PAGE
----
4. Cogito
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    Cogito Former Mod, Retired Supporter Contributor

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    The best villain is one you identify with, someone who does what he or she believes is the right thing, but has made poor choices at every step. The best villain is one you're never quite sure whether you hate or pity.

    So a good villain can be anyone. As young as Damien Thorne in The Omen (really a flat, boring villain, though), or a bitter old man whom life has kicked in the teeth for decades.

    And in that line of thought, I'd give a villain a name no one would think twice about.

    Tom Riddle was a good villain; rejected by his family, desperately seeking people to look up to him, but lacking in empathy. Damaged, but tragic.

    The Smallville version of Lex Luthor is a great villain. He always tried to do the right thing, to take care of the people and world around him, but the harder he tried, the more he alienated those he cared about.

    Also, consider making your villain a distorted mirror image of your hero. That is true of both the villains above - Harry Potter also was orphaned and grew up in a loveless household, but his choices, along with the friends he associated with, made him take a different path than Tom Riddle. Clark Kent, every bit as much an outsider as Alexander Luthor, and as unyieldingly stubborn in his judgments, became the hero instead of the villain. Luke Skywalker, unlike his father Anakin, resisted the temptation to yield to hatred, so escaped becoming another Dark Lord.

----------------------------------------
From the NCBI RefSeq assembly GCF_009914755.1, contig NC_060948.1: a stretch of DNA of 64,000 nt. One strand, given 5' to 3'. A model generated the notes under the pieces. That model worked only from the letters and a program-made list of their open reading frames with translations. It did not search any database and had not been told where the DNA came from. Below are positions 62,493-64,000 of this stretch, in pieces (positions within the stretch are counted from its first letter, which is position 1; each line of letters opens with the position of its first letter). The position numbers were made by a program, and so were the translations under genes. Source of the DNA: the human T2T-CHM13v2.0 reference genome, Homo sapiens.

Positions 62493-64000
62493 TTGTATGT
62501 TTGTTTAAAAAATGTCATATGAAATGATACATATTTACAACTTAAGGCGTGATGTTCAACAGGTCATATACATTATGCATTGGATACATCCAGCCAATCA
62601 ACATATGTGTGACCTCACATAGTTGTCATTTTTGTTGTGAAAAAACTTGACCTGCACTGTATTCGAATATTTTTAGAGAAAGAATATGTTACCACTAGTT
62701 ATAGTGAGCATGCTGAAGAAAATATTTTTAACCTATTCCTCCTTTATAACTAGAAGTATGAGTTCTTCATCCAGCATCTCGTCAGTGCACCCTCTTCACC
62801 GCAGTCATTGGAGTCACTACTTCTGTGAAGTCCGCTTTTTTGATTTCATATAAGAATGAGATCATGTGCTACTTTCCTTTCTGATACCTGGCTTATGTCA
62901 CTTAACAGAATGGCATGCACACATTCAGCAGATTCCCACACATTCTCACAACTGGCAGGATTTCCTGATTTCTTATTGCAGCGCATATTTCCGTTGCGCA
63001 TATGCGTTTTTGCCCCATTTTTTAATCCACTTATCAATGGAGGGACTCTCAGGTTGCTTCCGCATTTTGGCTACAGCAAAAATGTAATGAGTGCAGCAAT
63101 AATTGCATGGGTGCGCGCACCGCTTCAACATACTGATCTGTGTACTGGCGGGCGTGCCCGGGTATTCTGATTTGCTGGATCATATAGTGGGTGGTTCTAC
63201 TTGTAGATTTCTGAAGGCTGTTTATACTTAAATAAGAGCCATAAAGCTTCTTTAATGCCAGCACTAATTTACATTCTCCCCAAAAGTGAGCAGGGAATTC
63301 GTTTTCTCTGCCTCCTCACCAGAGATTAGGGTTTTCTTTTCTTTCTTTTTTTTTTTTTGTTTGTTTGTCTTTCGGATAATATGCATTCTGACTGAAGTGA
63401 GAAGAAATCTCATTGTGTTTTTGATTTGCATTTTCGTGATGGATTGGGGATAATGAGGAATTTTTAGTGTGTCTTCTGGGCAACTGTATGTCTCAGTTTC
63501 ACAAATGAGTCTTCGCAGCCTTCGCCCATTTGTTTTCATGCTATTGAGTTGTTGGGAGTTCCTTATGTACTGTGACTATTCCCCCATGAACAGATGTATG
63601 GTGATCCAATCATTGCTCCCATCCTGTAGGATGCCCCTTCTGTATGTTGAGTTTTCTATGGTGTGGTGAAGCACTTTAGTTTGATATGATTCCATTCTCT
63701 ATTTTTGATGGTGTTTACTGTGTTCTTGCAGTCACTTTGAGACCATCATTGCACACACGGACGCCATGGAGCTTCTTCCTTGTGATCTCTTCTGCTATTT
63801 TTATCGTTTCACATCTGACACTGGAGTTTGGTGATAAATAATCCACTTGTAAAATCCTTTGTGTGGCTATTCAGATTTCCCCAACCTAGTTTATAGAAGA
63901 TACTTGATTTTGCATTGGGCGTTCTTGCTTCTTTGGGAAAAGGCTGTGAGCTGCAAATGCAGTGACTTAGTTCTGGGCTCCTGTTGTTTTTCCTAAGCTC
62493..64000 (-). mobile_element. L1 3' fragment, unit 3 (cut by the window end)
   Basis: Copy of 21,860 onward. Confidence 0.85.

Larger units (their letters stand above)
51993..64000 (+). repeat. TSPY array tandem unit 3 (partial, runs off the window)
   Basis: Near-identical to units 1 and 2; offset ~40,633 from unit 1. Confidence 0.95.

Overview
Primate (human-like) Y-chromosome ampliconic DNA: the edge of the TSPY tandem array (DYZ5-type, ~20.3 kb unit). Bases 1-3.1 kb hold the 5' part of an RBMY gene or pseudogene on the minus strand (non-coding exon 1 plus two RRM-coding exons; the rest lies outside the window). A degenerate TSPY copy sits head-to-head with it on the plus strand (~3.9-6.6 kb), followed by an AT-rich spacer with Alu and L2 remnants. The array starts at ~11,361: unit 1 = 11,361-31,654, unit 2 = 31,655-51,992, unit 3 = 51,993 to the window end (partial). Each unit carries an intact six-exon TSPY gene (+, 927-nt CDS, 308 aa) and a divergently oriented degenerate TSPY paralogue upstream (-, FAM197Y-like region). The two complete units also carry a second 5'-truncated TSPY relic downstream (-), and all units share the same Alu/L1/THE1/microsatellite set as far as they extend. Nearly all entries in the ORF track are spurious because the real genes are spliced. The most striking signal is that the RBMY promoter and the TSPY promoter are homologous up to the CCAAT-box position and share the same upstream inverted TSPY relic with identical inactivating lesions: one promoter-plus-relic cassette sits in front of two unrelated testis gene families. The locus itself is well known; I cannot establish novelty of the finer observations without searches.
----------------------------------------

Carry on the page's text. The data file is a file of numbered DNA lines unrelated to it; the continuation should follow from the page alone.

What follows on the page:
5. para_noir
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    para_noir Member

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    Thanks! I guess I'll have a hard time describing him tho...to show the readers that hes doing what he thinks is right...but is actually wrong...and to get the readers to actually pity him sometimes...

    I still can't think of a name tho..
     
  6. (Mark)
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    What do you want this villain to do?
     
  7. FinalConflict
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    FinalConflict Member

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    1. The age really doesn't matter, and no 26 isn't too young.